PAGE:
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School of Education and Human Development University of Colorado Denver

School of Education and Human Development
 

Educational Foundations


Educational Foundations Program

If you are looking for a smaller, more personalized learning community of scholars who are deeply committed to examining enduring educational questions as well as contemporary problems and movements, we encourage you to take a course in the Educational Foundations Program. This program’s coursework supports prospective teachers and anyone who is committed to reimagining the U.S. educational system as a system that helps more students (especially low-income and students of color) complete high school prepared for college, work and life.

Our faculty members are dedicated to understanding the history of education and the study of learning in a sociopolitical context. Some of the educational foundations that we value and research include the ingredients that help all students learn: educational policy that supports all students, smaller classes, active inquiry, high expectations, healthy diets, respect and responsibility, collaboration, state-of-the-art technology, mentoring, removal of barriers to obtaining advanced educational degrees and more.

Educational Foundations courses count toward either the CU Denver cultural diversity or social science general core requirements. We have three at this time and expect to expand our offerings in coming semesters.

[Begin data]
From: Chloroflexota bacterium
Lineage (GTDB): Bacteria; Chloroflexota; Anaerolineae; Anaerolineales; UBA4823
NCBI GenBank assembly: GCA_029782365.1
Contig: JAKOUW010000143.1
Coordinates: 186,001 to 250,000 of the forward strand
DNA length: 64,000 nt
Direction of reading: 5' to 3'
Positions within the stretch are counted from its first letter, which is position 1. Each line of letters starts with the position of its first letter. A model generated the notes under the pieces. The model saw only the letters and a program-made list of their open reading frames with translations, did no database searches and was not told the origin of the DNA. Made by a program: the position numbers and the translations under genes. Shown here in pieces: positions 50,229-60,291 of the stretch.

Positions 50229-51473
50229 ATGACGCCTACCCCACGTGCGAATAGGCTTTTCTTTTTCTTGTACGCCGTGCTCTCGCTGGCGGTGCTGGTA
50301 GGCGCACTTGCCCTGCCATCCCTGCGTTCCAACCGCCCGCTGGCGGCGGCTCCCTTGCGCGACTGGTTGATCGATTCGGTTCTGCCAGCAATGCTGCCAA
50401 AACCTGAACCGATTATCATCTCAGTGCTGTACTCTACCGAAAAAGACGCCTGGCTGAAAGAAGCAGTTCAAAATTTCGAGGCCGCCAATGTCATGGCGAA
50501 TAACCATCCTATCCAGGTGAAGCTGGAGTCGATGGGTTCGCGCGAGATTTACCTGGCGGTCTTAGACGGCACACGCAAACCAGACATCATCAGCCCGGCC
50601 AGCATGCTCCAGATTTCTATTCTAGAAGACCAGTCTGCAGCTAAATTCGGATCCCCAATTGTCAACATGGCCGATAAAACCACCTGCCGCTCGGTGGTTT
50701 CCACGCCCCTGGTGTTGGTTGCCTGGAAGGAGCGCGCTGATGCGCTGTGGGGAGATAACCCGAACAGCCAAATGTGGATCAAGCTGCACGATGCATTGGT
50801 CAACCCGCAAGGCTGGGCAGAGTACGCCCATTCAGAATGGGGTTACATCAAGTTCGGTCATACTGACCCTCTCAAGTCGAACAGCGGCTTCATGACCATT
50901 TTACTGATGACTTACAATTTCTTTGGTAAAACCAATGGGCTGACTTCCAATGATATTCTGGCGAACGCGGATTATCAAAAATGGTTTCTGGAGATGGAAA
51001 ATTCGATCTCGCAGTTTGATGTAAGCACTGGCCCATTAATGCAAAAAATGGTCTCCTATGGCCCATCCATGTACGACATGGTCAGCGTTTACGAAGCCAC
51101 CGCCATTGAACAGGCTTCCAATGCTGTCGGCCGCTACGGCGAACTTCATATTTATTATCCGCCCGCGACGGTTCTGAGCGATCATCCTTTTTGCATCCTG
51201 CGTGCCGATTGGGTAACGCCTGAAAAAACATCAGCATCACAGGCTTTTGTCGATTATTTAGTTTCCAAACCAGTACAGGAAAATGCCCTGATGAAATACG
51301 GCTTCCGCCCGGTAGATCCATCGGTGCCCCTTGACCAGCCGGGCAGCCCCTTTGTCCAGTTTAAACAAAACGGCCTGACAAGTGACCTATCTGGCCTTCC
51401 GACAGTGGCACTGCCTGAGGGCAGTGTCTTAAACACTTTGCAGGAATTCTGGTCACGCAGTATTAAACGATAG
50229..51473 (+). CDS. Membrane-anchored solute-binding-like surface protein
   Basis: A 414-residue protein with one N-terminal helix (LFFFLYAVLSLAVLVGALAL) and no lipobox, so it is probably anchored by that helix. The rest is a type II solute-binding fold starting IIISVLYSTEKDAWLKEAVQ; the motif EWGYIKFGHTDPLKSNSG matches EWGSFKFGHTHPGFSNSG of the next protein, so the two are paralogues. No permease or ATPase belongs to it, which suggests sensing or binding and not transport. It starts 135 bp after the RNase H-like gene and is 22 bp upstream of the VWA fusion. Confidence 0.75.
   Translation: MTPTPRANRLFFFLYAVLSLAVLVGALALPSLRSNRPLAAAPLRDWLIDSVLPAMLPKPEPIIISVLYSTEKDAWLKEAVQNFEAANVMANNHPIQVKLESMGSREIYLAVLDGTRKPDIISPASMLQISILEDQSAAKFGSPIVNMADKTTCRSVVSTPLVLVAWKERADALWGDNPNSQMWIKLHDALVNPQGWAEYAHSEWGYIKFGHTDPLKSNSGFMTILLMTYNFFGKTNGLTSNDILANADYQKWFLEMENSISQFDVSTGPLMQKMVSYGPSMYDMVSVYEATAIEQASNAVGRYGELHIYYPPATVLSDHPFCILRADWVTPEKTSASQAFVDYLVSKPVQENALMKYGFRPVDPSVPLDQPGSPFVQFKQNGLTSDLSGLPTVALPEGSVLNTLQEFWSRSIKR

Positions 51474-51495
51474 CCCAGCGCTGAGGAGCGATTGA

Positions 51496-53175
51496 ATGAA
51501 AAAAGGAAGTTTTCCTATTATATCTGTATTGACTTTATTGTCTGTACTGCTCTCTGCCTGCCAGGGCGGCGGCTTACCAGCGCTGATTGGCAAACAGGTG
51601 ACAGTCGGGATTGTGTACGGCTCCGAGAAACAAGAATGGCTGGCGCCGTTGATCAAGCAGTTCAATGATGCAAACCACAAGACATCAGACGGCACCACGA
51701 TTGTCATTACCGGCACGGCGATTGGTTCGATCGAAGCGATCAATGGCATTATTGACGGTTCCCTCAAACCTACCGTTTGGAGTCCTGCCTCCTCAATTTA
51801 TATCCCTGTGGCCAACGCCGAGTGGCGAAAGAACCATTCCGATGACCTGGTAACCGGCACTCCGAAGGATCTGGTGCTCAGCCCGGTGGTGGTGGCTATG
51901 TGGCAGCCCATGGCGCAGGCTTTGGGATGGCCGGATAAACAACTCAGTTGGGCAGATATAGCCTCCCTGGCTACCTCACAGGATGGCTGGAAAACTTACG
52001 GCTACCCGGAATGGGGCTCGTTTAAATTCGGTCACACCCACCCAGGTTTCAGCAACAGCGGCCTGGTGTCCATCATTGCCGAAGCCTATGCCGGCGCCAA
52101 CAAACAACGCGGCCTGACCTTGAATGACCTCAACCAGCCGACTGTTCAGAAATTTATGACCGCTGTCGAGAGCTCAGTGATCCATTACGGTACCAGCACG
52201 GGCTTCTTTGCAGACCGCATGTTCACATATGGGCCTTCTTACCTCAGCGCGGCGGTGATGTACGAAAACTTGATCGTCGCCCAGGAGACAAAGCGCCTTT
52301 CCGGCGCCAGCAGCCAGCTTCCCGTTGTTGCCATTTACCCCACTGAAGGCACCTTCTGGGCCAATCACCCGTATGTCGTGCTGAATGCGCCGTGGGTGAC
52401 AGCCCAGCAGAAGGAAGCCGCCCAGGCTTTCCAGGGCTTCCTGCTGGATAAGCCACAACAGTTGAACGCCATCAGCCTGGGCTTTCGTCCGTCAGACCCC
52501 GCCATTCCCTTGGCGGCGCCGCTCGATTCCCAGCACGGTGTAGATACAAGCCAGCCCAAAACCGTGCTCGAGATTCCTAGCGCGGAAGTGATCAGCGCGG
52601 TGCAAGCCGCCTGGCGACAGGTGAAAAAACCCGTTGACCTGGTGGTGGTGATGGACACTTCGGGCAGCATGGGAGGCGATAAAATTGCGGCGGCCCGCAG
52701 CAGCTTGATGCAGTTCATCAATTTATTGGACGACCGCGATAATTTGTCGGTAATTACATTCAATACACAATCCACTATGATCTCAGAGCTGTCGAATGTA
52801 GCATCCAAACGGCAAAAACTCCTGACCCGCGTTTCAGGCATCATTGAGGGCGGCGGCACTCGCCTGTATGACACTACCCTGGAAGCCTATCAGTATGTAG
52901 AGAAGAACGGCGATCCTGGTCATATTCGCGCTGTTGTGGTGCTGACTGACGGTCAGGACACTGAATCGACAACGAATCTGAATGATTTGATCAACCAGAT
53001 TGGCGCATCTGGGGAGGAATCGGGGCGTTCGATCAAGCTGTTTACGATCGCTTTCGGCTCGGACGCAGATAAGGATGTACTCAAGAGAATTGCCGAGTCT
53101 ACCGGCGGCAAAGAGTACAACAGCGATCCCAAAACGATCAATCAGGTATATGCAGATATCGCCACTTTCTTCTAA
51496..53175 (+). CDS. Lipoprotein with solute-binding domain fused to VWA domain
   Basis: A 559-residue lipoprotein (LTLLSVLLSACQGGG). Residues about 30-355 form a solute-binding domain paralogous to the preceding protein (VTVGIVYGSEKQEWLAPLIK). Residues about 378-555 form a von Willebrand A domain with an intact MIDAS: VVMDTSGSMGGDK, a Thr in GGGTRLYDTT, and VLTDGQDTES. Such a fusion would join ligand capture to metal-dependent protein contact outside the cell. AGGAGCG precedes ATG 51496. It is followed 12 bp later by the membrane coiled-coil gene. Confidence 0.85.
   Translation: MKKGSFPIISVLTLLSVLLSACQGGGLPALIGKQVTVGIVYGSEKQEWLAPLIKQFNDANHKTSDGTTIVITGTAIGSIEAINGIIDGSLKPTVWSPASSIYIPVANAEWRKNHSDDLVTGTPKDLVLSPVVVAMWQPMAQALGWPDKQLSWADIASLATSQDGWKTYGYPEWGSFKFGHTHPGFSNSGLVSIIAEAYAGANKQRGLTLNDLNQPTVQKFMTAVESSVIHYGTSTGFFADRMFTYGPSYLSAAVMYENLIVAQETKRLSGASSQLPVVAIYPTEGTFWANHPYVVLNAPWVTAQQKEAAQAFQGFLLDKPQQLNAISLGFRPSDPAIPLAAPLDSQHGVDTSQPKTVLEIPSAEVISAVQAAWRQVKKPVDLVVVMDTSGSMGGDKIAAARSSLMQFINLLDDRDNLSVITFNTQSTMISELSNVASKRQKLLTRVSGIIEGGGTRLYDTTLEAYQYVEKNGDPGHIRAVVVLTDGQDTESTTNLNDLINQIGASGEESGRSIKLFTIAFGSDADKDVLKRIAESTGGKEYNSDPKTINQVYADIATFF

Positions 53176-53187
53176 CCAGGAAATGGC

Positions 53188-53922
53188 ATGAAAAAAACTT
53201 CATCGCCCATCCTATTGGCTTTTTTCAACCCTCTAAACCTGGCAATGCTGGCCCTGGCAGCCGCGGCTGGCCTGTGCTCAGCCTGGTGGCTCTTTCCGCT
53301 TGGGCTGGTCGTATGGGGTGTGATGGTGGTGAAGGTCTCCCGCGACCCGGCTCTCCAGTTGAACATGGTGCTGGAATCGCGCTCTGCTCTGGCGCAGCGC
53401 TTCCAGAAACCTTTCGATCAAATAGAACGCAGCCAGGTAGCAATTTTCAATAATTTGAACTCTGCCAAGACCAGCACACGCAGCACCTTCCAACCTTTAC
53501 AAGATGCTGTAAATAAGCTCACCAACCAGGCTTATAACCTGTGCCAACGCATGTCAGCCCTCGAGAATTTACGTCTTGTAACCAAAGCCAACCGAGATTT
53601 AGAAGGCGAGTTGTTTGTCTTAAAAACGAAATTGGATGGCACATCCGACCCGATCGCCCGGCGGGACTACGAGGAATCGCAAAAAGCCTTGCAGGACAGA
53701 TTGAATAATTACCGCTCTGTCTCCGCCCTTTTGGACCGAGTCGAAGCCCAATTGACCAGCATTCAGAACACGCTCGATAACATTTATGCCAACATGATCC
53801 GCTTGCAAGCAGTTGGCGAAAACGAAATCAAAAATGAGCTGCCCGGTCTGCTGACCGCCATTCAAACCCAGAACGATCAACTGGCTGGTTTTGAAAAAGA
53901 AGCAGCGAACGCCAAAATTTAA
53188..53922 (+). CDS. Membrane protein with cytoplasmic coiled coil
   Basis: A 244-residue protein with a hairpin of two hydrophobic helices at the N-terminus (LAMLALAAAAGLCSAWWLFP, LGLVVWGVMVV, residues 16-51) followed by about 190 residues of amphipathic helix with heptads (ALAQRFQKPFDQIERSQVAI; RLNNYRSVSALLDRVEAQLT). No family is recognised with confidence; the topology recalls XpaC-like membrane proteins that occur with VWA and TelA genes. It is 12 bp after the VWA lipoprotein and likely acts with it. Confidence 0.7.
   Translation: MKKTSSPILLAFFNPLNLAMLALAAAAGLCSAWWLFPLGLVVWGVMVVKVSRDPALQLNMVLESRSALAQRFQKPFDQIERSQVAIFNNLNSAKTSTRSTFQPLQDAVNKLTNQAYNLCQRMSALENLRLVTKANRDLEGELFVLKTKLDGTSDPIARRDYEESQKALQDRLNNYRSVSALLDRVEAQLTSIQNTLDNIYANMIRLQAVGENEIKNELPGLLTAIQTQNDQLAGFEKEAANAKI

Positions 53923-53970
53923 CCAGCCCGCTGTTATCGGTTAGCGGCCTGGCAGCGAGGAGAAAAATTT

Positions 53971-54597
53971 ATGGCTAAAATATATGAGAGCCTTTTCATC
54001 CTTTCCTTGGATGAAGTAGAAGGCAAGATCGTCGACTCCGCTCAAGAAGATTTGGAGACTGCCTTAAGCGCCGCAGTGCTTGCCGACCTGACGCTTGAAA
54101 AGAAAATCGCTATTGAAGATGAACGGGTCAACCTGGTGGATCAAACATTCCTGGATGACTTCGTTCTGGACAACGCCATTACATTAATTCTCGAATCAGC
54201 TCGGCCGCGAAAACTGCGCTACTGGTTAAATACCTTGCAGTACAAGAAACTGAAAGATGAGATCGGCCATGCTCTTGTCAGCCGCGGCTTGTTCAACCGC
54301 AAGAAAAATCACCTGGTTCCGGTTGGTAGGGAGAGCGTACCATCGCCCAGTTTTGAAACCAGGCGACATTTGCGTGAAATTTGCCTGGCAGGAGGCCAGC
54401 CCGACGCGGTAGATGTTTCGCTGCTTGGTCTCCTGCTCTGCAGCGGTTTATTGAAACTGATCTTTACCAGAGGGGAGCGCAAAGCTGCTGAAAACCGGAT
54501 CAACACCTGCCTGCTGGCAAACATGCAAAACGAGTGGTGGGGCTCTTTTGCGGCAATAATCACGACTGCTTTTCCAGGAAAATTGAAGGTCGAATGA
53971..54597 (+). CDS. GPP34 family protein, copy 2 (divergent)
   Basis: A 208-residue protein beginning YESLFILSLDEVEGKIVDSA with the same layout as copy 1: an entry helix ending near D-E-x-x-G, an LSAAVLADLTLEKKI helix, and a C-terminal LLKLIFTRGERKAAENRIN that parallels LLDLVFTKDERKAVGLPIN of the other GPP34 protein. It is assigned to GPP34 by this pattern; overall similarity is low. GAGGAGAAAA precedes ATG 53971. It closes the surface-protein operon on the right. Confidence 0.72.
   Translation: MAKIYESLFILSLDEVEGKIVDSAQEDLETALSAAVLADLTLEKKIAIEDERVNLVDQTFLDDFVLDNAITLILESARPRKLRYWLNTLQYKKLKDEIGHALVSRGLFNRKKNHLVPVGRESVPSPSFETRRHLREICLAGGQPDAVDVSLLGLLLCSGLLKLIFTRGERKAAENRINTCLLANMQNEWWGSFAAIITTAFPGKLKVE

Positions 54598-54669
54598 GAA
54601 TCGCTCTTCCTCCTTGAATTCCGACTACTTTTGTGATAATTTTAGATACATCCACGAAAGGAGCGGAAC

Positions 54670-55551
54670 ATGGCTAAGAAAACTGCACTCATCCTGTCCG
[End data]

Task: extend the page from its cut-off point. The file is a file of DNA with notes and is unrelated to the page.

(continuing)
Manuel Espinoza, Assistant Professor
René Galindo, Associate Professor

EDFN 1000, Equality, Rights and Education: Segregation, Desegregation and Re-segregation. This entry-level course explores the relationship between education and democracy in and through an examination of landmark Supreme Court cases as well as foundational readings in the history of educational thought.

EDFN 3000, Undocumented Mexican Immigration: History, Racialization and Social Justice. This course examines the current educational/social justice struggle of undocumented immigrant students for access to higher education and citizenship within the larger context of the history of undocumented immigration. The idea of global citizenship and the future of migration will be examined.

EDFN 4000, Food Justice in the City and Schools. Food justice, an area of social and eco-justice, examines questions of equity in accessing, growing and distributing fresh and healthy food in neighborhoods known as “food deserts.”

Meet Dr. Espinoza and find out more about his research project with CU Denver undergraduate students on the Right to Learn project. Please see page 6 of our alumni magazine.



For additional information contact:
Academic Services, education@ucdenver.edu, 303-315-6300

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Human Development

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